I studied the Sanskrit language in school. It was a pretty easy language with a straightforward grammar system and vocabulary that one can make quick parallels with. Also, the tests were easy to score marks on, so I took it on as a second language (in most Indian schools, it’s compulsory to be at least trilingual.) I ended up taking a personal interest in the language and took to its literature, most of which is in the poetic format. Among them, Kalidasa’s works were my favorite. He used simple meters, intense descriptions, and lovely – almost purple – imagery mostly derived from nature. He was a great inspiration for many poets who came after him, including Goethe, who is famous for Faust. Kalidasa has written four famous poetic epics, and one among them is Meghaduta.
Meghaduta means ‘cloud messenger’. In this story, a yaksha is living in exile as a punishment for having neglected his duties to Kubera, the god of wealth. He laments being separated from his beloved wife, who is waiting for him in their home at Alaka, up in the Himalayas. A passing cloud hears him and agrees to take a message to her. The rest of the story is that message, where the yaksha speaks of his love for his wife as well all the sights that the cloud will see on its journey from his place of exile in Central India all the way to Alaka.
Now, I’ve never actually read the whole of Meghaduta, though I have studied excerpts from it. This story, however, is particularly close to my heart because I once attended a dance drama performance of it. I’m a fan of bharatnatyam and delight in dance dramas. I have the good fortune of living close to a very famous dance school as well, so I manage to attend at least a few performances every year. None had ever affected me as much as this one did.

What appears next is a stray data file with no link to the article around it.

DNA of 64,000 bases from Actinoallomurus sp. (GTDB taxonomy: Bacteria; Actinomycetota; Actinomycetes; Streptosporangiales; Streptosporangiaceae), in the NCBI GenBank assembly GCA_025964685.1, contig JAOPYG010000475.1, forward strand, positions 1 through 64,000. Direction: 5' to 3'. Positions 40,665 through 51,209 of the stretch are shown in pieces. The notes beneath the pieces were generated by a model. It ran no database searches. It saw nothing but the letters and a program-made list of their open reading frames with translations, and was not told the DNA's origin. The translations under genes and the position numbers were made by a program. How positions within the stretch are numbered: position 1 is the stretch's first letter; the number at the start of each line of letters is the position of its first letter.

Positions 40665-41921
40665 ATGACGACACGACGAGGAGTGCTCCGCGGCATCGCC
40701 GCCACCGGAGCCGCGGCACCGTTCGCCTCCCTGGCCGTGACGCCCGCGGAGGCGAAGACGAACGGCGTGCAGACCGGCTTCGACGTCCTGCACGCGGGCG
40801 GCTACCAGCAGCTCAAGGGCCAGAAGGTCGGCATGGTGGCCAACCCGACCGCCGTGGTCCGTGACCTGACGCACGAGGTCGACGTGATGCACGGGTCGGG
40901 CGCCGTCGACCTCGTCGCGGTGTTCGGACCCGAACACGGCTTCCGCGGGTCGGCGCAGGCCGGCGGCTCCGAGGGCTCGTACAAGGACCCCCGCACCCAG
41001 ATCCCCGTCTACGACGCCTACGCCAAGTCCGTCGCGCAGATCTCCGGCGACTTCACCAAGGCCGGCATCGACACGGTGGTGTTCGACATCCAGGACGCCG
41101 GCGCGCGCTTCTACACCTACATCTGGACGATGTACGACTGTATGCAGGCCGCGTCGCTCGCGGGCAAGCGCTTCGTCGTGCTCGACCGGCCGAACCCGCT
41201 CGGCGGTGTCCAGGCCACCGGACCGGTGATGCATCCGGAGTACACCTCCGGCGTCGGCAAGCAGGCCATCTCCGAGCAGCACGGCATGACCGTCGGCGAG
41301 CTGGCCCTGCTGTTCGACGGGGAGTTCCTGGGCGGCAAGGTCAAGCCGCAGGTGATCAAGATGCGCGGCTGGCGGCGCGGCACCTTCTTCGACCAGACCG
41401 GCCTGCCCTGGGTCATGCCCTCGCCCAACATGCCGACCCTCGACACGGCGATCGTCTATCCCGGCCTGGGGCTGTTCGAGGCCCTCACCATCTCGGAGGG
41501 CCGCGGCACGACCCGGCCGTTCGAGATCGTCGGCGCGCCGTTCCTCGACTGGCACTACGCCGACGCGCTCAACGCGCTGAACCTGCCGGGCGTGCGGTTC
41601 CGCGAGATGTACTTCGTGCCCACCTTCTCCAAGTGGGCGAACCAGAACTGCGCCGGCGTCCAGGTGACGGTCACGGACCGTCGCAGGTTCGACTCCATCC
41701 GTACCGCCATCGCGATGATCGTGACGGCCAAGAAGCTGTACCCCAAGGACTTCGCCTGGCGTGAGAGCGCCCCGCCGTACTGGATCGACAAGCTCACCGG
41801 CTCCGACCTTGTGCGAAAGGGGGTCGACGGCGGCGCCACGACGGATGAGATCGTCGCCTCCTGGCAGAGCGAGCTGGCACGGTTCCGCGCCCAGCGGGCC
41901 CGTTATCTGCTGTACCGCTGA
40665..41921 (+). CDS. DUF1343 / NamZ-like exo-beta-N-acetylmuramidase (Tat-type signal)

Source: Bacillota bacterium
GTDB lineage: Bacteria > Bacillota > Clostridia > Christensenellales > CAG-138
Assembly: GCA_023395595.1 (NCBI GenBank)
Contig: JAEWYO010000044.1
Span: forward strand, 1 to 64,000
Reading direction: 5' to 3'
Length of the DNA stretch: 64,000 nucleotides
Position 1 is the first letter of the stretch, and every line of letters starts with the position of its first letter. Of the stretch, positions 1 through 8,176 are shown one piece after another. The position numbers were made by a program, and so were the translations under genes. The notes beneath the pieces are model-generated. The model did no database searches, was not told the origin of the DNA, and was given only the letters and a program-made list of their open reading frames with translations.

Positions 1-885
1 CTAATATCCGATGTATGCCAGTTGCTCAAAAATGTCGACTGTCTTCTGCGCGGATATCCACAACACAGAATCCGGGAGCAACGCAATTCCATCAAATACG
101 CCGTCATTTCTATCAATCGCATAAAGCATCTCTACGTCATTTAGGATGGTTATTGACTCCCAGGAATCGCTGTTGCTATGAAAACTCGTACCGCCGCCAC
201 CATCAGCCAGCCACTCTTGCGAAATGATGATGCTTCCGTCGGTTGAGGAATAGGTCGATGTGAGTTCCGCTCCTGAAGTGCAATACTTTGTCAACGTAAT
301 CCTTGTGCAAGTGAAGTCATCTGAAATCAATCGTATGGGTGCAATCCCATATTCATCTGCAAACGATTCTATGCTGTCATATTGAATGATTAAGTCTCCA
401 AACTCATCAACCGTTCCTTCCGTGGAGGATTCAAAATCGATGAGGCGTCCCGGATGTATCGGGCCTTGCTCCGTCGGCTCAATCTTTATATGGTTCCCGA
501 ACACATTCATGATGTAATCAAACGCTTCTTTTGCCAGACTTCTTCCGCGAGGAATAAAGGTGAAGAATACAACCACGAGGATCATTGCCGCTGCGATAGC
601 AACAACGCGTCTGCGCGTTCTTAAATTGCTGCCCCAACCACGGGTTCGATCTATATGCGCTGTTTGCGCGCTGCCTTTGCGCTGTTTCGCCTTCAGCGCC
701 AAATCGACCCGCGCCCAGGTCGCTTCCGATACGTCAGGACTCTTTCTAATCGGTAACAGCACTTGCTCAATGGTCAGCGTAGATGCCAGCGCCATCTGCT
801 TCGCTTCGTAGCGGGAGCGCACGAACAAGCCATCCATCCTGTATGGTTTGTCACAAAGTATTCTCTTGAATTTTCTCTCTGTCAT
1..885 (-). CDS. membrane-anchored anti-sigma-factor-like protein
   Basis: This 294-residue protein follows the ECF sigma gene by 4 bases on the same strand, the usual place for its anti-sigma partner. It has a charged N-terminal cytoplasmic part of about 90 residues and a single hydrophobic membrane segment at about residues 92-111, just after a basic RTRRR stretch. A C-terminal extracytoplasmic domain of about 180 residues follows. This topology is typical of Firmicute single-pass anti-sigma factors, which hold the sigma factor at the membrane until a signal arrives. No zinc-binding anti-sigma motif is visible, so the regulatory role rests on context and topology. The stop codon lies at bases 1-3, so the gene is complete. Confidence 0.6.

The dance drama was choreographed by Shijith Nambiar and Parvathy Menon, danced by them and students of their school of dance, and music arranged by Bombay Jayashri. It was done in alliance with Aim for Seva, a service organization with a focus on education and healthcare for rural children. I was lucky enough to have a second row seat for their performance, right in the middle. Shijith Nambiar played the cloud, and in this interpretation, he took a creative departure from the original, and embodied the cloud as more than just a messenger. In this, not only did he carry the yaksha‘s words, he carried his soul as well, and felt the pangs of separation and heartache and wonder at the world as much as he did. Tears, I tell you. That never happens, but tears, and it was seared into my memory.
A few fun facts:
- The cloud in this may or may not bear a slight resemblance to the dancer Shijith Nambiar, who played the cloud in the dance drama.
- In the dance drama, a gauzy white scarf is used as an allegorical prop to signify the yaksha‘s message, soul, and feelings. The cloud takes this from him in the beginning, wears it all through his journey, and delivers it to the yakshi at the end. In the illustration, it’s only a scarf, but also doubles as a reference.
- I tried to base the yakshi on Parvathy Menon, though it wasn’t perfect and she didn’t actually play the yakshi in the performance I attended.
- Despite the yakshi‘s location being Alaka which is in the Himalayas (yes, that is Mount Kailash in the background), the designs of her balcony are more Rajasthani.
- The clothing color schemes for the yaksha and yakshi are matched.